>
> So, what should I do to apply the first meaning?
>
> Dmitry.
>
>
>
>     When the `help` function is called on the F object, the following
>     steps are taken:
>
>     1. If [[Class]] of the function is not "Function" throw TypeError
>     2. Let doc be [[Documentation]] property of F
>        2.1 If doc is `undefined` return empty string
>        2.2. return String(doc)
>
>     It's a simplified version of course (moreover, Allen wanted to
>     eliminate [[Class]], so -- it's just an example).
>
>     Do we need this?
>
>     Dmitry.
>
>
>
>     On 09.08.2011 23:59, Dmitry A. Soshnikov wrote:
>
>     On 23.08.2011 20:54, Brendan Eich wrote:
>
>     A convenient notation for multiline documentation comments, with
>     convenient reflection (*not* via toString() scraping!), would be a
>     fine thing.
>
>
>     Yes, exactly this -- help(...) function, and also good
>     auto-complete of object methods helped me some time ago formerly
>     to learn Python very quickly just playing with it in console. By
>     the way, ECMAScript (who will take responsibility to implement the
>     ECMAScript -- ethanol implementation? :)) also needs some
>     installation binaries with the console. And yes -- with this great
>     features for learning -- auto-complete of methods (the best thing
>     to investigate objects just pressing `tab`) and help(...)
>     function. I remember ES4 had/has the REPL, why not ES5? Of course
>     we have all those consoles directly from the browsers (and also
>     Node.js REPL), but it could be useful. Anyway, it's another topic,
>     just relatively touches help(...) functions.
>
>     Some of the design dimensions:
>
>     0. Comment vs. string / quasiliteral?
>
>     1. function-only, or object literal too -- or any declaration?
>
>
>     I think functions are the main case, yes. Not sure about literals,
>     since there are open issues such as, "how to document a property"
>     (via descriptor field?)?
>
>     2. Before function, a la javadoc comments, or first thing in body,
>     a la the prologue directive idea?
>
>
>     That's said, if "before", then we should consider white-spaces and
>     newlines after the comment and before the function header (though,
>     as well as in the prologue). If "before", then tones of old code
>     written in javadoc will just work with the new engine. OTOH, this
>     means that the exact syntax of javadocs will be standardized at
>     the level of the spec (and it's a sound thing -- people will have
>     to write exactly e.g. @property that the "doc-er" catch it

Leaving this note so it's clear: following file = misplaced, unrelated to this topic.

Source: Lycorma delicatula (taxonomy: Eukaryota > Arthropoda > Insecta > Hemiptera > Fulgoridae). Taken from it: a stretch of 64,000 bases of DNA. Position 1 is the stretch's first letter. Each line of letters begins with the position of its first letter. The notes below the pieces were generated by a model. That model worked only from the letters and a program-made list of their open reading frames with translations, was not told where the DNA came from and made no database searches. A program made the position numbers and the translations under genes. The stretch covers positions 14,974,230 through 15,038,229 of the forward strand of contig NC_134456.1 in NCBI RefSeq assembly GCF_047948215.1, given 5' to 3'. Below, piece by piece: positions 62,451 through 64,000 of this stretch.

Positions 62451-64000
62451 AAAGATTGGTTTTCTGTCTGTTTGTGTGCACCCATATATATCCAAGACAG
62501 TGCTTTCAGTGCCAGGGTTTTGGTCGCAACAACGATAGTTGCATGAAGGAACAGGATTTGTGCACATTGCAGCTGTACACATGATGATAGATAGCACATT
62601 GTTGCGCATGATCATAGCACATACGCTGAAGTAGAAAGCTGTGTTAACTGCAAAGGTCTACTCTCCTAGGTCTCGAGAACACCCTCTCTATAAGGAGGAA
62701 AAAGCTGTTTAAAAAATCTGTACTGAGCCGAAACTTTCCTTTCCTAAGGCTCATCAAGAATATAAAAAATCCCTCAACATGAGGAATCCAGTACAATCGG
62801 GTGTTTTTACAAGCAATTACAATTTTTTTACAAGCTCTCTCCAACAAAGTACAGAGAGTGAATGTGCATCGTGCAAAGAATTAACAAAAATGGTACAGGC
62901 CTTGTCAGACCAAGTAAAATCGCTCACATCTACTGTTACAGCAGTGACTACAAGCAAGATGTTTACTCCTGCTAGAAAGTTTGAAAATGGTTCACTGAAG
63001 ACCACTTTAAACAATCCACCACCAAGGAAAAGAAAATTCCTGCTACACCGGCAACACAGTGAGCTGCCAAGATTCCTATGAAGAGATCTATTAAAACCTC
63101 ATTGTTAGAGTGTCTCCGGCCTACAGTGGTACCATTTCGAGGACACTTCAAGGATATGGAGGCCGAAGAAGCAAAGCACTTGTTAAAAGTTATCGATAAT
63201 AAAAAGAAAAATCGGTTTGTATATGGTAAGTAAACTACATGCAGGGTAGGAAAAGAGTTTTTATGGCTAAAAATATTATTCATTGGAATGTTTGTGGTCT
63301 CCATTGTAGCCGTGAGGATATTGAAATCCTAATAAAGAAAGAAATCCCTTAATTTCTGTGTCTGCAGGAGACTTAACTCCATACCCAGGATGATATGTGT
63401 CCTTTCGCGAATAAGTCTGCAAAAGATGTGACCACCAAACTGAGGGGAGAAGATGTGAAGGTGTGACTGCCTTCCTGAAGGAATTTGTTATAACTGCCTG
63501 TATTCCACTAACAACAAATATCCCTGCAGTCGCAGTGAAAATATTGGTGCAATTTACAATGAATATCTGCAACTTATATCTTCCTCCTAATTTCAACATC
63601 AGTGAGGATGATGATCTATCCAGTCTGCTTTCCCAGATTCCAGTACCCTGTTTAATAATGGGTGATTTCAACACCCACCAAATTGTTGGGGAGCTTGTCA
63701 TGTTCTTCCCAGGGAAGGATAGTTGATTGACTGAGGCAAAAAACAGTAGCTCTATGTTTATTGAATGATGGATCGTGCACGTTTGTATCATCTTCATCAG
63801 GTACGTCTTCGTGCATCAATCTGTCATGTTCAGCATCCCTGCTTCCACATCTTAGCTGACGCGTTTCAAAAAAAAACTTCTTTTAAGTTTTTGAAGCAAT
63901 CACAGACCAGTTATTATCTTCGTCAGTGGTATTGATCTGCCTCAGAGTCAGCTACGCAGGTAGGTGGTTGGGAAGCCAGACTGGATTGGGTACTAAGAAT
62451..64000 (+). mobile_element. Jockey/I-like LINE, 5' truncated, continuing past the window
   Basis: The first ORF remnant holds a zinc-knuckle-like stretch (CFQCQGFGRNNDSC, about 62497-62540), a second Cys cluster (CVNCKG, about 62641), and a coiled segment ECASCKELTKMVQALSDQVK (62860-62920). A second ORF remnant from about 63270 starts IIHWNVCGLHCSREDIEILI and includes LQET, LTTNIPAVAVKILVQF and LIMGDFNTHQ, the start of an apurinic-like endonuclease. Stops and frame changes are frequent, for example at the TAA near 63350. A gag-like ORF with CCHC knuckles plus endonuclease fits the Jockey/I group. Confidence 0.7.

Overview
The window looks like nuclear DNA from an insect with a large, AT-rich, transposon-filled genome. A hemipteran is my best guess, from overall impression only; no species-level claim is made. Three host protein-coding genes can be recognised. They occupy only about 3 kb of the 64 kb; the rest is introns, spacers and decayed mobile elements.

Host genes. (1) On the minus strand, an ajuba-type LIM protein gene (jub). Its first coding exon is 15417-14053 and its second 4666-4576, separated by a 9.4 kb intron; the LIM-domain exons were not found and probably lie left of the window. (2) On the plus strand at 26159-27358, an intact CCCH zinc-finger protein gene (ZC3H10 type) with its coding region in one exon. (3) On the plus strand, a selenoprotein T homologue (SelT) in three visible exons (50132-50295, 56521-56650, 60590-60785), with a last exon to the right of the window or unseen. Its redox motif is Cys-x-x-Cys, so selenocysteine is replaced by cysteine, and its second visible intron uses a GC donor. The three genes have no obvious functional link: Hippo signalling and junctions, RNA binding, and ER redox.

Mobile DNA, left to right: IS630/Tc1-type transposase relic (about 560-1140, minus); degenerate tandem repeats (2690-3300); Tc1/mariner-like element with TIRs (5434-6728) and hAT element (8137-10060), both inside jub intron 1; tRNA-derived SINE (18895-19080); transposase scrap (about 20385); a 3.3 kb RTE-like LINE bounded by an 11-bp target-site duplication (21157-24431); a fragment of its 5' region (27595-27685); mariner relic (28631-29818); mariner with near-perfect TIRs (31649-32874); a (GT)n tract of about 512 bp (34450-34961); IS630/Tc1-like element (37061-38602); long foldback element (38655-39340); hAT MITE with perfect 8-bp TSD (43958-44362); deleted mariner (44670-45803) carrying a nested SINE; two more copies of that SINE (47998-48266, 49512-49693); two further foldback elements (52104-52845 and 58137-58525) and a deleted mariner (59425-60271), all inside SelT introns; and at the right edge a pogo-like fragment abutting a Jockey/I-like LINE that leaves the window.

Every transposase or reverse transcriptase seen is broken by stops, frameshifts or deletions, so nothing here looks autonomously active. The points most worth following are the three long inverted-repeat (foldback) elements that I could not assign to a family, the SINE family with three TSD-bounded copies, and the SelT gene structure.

>     correctly. OTOH again -- why not? -- to standardize common syntax
>     of documenting functions). However, the spec may not parse the
>     exact content of the comment but just save it as a string,
>     regardless of what is written insides.
>
>     A variant with "inside" is also good, underlines that the comment
>     is sort of a function's "property" (I like yours simple "doc" name
>     for that). Both variants are good, just "outside" has the
>     advantage that the old code will just hook on it.
>
>     3. Reflected via function .doc property, a
>     Function.extractDocComment static method, or something even more
>     mirror-like/stratified?
>
>
>     Yes, both are fine, ".doc" is great. Perhaps, even global binding
>     help(...).
>
>     I'm not sure what is best, I lack experience programming in
>     languages with doc-comment or triple-quoted equivalents (Python
>     attached tests, e.g.). Comments (heh) welcome.
>
>     Thinking about 1, I would start with function-only.
>
>
>     Yes, this is the main case.
>
>     For 2 I'm inclined to say "in body" because it's too easy to lose
>     the "before" context during the life of a function, compared to
>     losing part of the body by accident.
>
>
>     At first glance there should be no issues with parsing in both
>     cases. We sure have to restrict that only the first multiline
>     comment from _above_ of a function is treated as doc-comment. It
>     will not touch any other upper-comments
>
>     // this one isn't caught
>
>     /*
>     and this one also
>     */
>
>     /**
>      * but this is OK
>      */
>     function foo() {}
>
>     console.log(foo.doc); // "but this is OK"
>
>     With the prologue -- there also directives' places should be
>     considered. I think the best place for them is under the doc-comment.
>
>     function foo() {
>
>      "" My function """
>
>      "use strict";
>     }
>
>     Regarding 3, I bet Function.extractDocComment or a better name
>     wins, especially if the whole solution allows monkey-patching a
>     polyfill for downrev browsers that support source recovery (not
>     SpiderMonkey's decompiler).
>
>
>     Yes, maybe.
>
>     Dmitry.
>
>